Dr. Fuhrman Dr. Fuhrman

Dangerfoods: HFCS (High Fructose Corn Syrup)


The second article in the series about dangerfoods is about High Fructose Corn Syrup or HFCS. Is HFCS the cause of the American obesity epidemic, or is it a totally natural sweetener that can be part of a healthy diet?

What is HFCS?

HFCS is a sweetener made from corn starch. Normally corn syrup is very high in glucose, while table sugar is about 50% glucose, 50% fructose. Through enzymatic processing the fructose content of HFCS is increased to a level similar to that of table sugar. Most corn syrups that are used for soft drinks are 45% glucose, 55% fructose. The proportions in HFCS that is used for other products, such as jams and cookies are 58% glucose/42% fructose.

What are the claims?

The most important claim against HFCS is that it is responsible for the obesity and diabetes epidemic in America.

What is the evidence?

Fructose has some good an some bad properties, but ultimately that does not matter much because HFCS is not actually high in fructose. It is only higher in fructose relative to normal corn syrup. Relative to table sugar it is slightly higher (the 55% variant) or slightly lower (the 42% variant) in fructose. Studies also indicate that people react similar to sugar and HFCS. All the scaremongering sites I found cite studies that use a fructose solution, not HFCS.

Another argument against HFCS is that it is so cheap that companies put it in everything, so that people are consuming much more empty calories than they want to consume. I think this is a valid argument for all added sugars. In the US, HFCS is the cheapest sweetener. In Europe, it is cane sugar, beet sugar or glucose syrup. Around here, HFCS is virtually unknown and sugar is in everything, and guess what? We also face an obesity epidemic.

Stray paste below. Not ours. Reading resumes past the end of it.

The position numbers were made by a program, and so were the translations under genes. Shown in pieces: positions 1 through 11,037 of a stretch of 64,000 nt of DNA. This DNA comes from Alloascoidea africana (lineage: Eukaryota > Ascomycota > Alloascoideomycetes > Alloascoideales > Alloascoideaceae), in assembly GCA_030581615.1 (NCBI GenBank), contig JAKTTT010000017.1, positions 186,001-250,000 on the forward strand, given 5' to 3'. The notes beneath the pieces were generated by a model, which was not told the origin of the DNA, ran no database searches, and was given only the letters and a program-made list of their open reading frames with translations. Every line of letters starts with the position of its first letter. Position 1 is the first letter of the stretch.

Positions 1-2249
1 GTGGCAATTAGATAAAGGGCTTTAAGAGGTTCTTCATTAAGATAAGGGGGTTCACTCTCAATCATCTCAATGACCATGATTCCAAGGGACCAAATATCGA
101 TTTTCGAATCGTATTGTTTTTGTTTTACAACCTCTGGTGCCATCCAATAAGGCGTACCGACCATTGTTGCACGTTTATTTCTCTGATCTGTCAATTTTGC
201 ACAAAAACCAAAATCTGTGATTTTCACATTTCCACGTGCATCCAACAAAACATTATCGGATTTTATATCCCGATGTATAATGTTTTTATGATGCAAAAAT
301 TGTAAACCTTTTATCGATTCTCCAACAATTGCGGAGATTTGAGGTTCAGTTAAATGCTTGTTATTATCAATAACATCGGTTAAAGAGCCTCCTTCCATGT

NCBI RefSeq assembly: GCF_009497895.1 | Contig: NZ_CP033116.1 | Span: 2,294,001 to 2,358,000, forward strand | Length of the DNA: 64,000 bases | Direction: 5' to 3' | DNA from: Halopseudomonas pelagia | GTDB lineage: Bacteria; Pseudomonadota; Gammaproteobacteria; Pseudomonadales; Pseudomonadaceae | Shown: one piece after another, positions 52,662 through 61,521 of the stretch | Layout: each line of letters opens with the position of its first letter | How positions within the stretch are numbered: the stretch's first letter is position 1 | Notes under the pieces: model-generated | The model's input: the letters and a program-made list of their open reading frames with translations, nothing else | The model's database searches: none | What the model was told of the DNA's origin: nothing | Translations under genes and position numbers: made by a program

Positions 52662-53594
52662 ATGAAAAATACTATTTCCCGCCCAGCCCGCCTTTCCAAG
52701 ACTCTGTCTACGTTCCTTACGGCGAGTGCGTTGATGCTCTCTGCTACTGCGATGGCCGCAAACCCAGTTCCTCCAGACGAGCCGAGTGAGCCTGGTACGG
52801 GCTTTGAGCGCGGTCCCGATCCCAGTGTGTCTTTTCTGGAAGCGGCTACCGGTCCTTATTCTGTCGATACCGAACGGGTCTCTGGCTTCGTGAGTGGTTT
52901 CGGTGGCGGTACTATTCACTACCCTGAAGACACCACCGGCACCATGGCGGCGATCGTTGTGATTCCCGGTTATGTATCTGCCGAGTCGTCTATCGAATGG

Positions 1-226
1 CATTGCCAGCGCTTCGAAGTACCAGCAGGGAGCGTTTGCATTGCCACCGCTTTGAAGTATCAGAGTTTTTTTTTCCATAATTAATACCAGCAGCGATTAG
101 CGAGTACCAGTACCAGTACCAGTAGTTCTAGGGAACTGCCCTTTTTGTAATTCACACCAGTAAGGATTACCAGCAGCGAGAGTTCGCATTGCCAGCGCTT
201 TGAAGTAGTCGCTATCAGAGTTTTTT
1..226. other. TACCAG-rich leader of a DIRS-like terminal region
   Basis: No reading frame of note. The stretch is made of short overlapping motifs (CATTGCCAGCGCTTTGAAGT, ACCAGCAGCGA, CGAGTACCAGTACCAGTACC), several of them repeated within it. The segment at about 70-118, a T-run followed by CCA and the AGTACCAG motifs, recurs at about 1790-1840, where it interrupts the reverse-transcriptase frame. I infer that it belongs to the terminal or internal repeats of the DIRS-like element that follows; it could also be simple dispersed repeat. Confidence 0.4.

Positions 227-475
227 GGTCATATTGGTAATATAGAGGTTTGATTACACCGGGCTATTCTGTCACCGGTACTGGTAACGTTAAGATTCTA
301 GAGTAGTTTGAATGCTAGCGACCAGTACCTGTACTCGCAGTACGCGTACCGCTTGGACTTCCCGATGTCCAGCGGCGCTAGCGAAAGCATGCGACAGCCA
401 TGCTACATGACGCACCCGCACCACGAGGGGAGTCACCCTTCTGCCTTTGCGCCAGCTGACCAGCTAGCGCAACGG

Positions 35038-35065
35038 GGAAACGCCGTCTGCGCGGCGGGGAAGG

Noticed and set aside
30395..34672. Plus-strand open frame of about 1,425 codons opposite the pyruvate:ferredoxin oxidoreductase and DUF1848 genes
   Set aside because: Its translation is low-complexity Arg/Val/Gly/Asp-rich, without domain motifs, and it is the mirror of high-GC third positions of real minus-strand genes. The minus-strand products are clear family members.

The scariest thing about the demonization of HFCS is that people start to look at ordinary sugar as healthy. I cringe when I hear people go out of their way to find regular sugar sweetened coke, because they are afraid of HFCS. HFCS is bad for you, but so is sugar, especially in the form of soft drinks. Americans consume on average 30 teaspoons, or 475 calories of added sweeteners per day (200 calories from HFCS and 275 from sugar and other sweeteners). If you eat that much empty blood sugar skyrocketing calories, it really doesn't matter if it is ordinary sugar, honey, maple syrup or HFCS: your health is in jeopardy anyway.

My conclusion

I think that if you reduced your sweeteners consumption from 30 teaspoons per day to 30 teaspoons per month it wouldn't matter if those teaspoons were sugar or HFCS. Current evidence suggests that HFCS is just as unhealthy as sugar. I think a little sugar is not harmful, but if you are eating processed foods -- not just cookies and soda, but also bread, tomato sauce products, salad dressings and soy milk, to name a few, you likely get more added sugars than you realize.

I'd advise to skip the cookies and soda entirely and to look for healthy brands of or make your own bread, tomato sauce, soymilk and dressings. The big danger about added sugars is that it is too easy to eat too much of it. If you eat a diet that consists primarily of vegetables, fruits, beans, nuts and whole grains, I would not worry about an occasional teaspoon of sugar or HFCS. HFCS itself does not cause obesity. Eating more calories than you burn does cause obesity.

See also: Fruit Consumption Decreases Waist Circumference

July 13, 2006